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MAKING THE BIGGEST DIFFERENCE. Using evaluative thinking to get the most out of your project. What will we do today?. Introduce ourselves Making the biggest difference: Using evaluative thinking to get the most out of your project (and our role in helping you do this).

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making the biggest difference

MAKING THE BIGGEST DIFFERENCE

Using evaluative thinking to get the most out of your project

what will we do today
What will we do today?
  • Introduce ourselves
  • Making the biggest difference: Using evaluative thinking to get the most out of your project (and our role in helping you do this).
  • Vision: Inspiring and improving practice (activity: creating a vision map)
  • Evaluation in practice - Tools and techniques(activity: using critical questions to guide your choices of tools and techniques)
who are point research
Who are Point Research?
  • Independent research company, (est. 1997).
  • Focus on social change and innovation
    • supporting individuals and organisations to use evaluative thinking to make the biggest difference they can
    • capturing the impact and journey of social innovation

(but we also do lots of other things)

    • Qualitative (stories) and quantitative (numbers) focus (capture hearts and minds
some of our 2012 projects include
Some of our 2012 projects include…
  • Communities and change
    • Know Your Neighbours evaluation
    • Refugee Health Collaborative evaluation
    • Children, young people & their families and whānau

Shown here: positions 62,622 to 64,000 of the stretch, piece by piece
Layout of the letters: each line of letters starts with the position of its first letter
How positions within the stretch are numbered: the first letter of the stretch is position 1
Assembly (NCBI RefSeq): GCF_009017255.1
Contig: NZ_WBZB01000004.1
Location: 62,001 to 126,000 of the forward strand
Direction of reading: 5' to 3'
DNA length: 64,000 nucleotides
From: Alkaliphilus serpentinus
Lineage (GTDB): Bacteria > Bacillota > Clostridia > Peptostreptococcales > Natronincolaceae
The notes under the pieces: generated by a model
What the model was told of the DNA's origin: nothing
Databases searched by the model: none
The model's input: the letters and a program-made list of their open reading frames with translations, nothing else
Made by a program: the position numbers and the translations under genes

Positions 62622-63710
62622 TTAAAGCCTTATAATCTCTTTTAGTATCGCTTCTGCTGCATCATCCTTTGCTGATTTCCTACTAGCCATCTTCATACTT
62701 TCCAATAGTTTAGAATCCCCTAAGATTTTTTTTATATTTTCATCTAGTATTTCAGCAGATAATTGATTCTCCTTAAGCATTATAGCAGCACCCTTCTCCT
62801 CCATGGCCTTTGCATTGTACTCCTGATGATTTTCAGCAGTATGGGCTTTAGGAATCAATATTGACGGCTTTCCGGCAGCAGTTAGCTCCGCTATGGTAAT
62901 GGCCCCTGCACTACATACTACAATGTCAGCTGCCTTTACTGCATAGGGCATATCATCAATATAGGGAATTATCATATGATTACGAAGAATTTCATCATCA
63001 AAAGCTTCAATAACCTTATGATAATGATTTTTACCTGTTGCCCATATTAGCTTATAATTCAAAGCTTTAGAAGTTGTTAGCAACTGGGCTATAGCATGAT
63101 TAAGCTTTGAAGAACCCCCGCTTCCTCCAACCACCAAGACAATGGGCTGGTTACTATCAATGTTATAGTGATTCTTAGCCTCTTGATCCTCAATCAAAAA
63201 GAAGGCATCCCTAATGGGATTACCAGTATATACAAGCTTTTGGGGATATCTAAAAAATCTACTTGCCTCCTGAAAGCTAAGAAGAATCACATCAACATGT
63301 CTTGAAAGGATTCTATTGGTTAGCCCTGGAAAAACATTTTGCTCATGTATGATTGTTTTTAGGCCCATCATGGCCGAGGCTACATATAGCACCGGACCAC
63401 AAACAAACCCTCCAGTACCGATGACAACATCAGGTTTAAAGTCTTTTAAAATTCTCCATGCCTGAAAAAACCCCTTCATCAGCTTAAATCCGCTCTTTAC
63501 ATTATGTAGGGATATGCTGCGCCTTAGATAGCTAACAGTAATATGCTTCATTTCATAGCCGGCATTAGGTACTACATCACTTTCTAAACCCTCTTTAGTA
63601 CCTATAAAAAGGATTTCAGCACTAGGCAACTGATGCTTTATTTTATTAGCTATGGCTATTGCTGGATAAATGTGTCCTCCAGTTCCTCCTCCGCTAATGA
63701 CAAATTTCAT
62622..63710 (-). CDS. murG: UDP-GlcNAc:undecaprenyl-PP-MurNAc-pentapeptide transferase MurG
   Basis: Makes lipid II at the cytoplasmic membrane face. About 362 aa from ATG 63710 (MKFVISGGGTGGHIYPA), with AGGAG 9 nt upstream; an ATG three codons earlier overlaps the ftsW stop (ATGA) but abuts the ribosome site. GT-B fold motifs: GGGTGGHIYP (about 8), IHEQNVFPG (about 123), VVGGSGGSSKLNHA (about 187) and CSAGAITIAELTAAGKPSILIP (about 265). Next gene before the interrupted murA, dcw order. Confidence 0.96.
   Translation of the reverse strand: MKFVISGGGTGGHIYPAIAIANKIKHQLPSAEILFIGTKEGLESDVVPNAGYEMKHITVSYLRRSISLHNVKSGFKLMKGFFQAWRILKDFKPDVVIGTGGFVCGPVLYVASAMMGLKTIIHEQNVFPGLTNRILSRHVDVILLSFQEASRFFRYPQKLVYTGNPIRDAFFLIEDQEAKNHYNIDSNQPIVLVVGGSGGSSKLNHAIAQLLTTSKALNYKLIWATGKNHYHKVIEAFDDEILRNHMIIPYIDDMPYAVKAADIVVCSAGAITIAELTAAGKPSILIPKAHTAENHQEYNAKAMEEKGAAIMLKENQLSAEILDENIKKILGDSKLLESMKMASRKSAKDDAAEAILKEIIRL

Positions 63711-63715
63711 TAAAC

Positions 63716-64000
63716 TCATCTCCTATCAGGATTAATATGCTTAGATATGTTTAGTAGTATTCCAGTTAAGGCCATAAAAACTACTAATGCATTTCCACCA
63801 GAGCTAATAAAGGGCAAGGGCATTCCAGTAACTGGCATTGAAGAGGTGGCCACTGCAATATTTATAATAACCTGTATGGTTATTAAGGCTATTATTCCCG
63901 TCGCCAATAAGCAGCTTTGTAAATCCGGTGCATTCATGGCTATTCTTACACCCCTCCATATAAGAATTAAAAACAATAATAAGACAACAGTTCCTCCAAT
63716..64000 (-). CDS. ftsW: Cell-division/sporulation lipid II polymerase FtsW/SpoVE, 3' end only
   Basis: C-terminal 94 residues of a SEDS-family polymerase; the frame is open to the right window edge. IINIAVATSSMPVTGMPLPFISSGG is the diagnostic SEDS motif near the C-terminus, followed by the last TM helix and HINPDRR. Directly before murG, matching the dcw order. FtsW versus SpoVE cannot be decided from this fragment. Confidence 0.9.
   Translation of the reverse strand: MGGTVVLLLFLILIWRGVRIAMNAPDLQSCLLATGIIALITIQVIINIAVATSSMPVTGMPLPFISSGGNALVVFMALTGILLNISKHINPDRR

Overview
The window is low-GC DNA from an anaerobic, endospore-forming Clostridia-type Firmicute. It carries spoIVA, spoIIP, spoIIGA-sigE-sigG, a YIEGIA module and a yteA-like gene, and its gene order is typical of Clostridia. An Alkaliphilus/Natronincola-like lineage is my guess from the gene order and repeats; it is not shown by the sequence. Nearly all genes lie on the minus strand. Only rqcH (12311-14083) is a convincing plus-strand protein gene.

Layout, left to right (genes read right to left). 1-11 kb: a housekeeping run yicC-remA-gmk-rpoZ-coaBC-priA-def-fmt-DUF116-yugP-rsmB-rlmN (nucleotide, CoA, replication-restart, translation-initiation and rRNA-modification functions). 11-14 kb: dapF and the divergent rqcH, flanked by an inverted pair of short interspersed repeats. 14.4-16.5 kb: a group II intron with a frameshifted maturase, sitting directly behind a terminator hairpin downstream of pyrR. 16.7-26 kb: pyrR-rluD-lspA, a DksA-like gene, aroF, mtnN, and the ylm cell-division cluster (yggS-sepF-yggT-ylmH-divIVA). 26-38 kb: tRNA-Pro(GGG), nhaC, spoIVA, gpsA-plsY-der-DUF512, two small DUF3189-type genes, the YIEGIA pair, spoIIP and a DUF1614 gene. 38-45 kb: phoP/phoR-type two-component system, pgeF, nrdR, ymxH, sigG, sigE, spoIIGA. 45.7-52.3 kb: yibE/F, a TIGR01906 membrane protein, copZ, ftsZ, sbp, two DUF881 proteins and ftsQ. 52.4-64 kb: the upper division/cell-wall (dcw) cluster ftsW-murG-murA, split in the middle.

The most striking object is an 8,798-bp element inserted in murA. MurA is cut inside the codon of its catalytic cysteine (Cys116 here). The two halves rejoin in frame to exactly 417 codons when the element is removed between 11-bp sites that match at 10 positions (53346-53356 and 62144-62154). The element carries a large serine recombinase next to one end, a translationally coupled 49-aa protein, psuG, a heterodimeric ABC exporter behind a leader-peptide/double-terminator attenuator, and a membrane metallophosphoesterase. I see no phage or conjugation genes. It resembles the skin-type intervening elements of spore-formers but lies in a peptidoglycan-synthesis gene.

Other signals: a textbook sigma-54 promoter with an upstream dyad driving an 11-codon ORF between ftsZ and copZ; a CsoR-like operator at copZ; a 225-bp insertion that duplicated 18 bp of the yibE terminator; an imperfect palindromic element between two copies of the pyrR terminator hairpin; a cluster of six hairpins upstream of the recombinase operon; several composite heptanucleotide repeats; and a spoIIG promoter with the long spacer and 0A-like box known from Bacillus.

• Amplify action enquiry - research team with children yrs 5-8
      • Vodafone World of Difference evaluation
      • Youth “Voice of NZ” Survey (13-21 year olds)
      • ASAH – meeting the needs of 13-18 year olds who seek help for sexual violence or abuse
      • Youthtown i-project – developmental activities and opportunities for 9-13 year olds
    • Other
      • ADHB Health Voice
      • Te TimitangaHou – Homeless Court evaluation & report
      • Employment of people with disabilities formative evaluation
      • Plunket Family Partnership impact profiles

Our experience with education/schools includes community consultation processes to inform strategic planning, evaluation of outside education programmes (e.g. Keeping ourselves Safe, sports development programmes), PAFT evaluation, education focus groups

what we would like you to think about
What we would like you to think about…

JRM have supported your project to build better family and whānau engagement in education to support better educational outcomes for disadvantaged children

  • How do you know you are building better family and whānau engagement?